At this point in history, actor Heath Ledger is probably most remembered for his role as The Joker in the Christopher Nolan film The Dark Knight. Ledger's remembrance is closely tied to the movie because of the substantial rumors surrounding his mental state during, and immediately following, the filming process. The rumors question whether Ledger's commitment to The Joker drove him crazy or lead him to the drug addiction that eventually took his life.
Following Heath Ledger's death his father, Kim Ledger, worked with a German Documentary (EW) crew to reveal "The Joker Diary". From the film: “He pretty well locked himself up in a hotel, in his apartment, for a month or so, to sort of galvanize the upcoming character in his own mind, that was typical of Heath on any movie. He would certainly immerse himself in the upcoming character. I think this was just a whole new level.”
Kim Ledger gives the above quote while he is thumbing through the diary his son kept in preparation for his role as The Joker. The pages of the book show photos of Alex DeLarge from A Clockwork Orange, Joker playing cards, and panels from Joker comics that Heath was drawing on for inspiration.
From a 2007 interview with Empire, Heath Ledger describes his version of The Joker: "It's a combination of reading all the comic books I could that were relevant to the script and then just closing my eyes and meditating on it. I sat around in a hotel room in London for about a month, locked myself away, formed a little diary and experimented with voices- it was important to try and find a somewhat iconic voice and laugh. I ended up landing more in the realm of a psychopath- someone with very little to no conscience toward his acts. He's just an absolute sociopath, a cold-blooded, mass-murdering clown, and Chris has given me free reign. Which is fun, because there are no real boundaries to what The Joker would say or do. Nothing intimidates him, and everything is a big joke."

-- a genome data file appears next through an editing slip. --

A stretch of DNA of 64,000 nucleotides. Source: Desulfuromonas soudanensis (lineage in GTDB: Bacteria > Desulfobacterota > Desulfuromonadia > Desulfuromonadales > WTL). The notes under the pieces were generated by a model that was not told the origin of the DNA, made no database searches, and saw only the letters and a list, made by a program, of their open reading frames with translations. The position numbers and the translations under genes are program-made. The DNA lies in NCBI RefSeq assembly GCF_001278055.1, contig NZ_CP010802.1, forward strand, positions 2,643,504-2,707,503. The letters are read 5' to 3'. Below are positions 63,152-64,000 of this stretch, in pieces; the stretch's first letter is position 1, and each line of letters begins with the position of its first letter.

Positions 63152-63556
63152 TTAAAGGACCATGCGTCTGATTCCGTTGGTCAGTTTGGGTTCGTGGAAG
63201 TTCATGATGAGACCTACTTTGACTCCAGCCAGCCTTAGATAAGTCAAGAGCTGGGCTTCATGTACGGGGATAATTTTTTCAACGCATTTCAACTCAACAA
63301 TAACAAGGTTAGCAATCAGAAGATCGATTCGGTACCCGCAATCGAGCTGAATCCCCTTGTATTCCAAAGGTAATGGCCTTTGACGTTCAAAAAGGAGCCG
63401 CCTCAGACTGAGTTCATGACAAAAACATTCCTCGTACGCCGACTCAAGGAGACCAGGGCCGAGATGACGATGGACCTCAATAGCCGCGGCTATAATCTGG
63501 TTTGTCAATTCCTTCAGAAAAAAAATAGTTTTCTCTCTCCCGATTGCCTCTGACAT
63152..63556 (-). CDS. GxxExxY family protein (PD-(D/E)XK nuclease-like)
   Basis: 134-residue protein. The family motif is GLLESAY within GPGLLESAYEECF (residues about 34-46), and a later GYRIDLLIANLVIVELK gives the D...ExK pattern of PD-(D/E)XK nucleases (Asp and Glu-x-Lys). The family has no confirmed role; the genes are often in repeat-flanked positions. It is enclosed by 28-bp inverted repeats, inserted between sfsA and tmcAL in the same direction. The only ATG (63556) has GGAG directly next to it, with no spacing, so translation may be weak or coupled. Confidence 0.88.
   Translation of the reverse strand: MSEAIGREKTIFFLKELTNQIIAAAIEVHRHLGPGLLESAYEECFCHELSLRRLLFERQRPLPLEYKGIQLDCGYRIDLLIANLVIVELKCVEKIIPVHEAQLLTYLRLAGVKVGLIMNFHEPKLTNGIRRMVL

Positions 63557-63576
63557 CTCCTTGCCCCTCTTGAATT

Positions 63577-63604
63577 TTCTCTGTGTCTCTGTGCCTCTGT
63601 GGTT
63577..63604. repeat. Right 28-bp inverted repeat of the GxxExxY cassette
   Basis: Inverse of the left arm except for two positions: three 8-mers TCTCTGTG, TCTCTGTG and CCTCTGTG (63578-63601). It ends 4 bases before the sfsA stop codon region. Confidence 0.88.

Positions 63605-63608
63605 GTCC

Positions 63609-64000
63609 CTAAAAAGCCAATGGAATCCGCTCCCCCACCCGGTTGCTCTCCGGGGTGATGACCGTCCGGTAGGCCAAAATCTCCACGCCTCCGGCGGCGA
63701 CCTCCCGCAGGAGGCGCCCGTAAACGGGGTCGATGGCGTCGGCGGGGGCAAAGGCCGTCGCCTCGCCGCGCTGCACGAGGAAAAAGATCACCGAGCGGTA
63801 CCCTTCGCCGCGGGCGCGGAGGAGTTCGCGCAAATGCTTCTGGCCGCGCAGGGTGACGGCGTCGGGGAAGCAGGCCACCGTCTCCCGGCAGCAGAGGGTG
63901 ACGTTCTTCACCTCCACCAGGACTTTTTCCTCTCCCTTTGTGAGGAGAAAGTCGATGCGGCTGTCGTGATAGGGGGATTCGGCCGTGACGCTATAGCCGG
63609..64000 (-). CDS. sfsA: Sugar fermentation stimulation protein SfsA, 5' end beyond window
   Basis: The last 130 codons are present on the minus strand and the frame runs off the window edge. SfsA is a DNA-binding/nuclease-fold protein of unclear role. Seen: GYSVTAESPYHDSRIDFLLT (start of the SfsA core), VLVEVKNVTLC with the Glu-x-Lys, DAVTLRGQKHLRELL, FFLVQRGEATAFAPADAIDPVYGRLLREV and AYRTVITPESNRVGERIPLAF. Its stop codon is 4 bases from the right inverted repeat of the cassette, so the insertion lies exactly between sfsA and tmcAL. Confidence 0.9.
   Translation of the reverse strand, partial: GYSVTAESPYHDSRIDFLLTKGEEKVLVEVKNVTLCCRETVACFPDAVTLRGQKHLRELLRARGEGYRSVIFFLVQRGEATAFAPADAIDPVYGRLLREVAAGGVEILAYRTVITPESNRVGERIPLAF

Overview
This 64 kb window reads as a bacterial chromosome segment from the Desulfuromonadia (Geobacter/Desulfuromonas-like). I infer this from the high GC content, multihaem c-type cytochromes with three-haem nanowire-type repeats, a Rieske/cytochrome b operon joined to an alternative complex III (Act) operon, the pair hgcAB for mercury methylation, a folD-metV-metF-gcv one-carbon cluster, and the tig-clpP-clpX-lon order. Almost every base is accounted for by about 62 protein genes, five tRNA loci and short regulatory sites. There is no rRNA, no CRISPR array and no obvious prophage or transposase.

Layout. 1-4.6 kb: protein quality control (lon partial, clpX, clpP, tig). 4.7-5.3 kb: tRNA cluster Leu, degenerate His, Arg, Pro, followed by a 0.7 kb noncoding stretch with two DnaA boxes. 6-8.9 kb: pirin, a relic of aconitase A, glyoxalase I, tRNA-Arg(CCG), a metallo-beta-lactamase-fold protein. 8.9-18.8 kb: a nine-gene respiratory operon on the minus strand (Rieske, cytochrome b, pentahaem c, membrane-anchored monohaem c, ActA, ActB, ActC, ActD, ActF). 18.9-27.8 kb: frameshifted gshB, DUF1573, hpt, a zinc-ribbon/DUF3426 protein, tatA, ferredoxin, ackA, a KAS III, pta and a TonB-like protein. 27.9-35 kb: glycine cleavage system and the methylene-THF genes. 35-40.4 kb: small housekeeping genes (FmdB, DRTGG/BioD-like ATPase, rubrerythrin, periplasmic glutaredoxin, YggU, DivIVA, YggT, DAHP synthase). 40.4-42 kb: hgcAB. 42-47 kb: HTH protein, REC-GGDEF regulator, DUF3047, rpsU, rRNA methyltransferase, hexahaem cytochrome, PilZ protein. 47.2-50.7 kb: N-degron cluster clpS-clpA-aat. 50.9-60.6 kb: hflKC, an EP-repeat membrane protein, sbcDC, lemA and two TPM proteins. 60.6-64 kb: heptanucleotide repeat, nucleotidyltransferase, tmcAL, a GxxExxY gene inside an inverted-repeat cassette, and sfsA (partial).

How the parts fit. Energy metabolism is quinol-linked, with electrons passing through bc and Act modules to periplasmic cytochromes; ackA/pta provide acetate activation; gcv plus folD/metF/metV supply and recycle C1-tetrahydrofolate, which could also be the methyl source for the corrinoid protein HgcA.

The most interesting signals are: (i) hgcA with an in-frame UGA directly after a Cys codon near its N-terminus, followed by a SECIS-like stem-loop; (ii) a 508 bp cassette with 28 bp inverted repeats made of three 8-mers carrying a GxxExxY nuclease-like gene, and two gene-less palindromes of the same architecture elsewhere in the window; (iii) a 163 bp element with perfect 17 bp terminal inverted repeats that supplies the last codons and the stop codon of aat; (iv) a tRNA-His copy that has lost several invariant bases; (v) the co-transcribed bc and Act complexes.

Ledger's performance as The Joker was incredible, controversial, and totally unique. Heath had taken the character in a darker direction than had been seen in years- especially in movies. The crowds loved him, comic fan boys questioned him, and he was awarded a posthumous Oscar for his performance.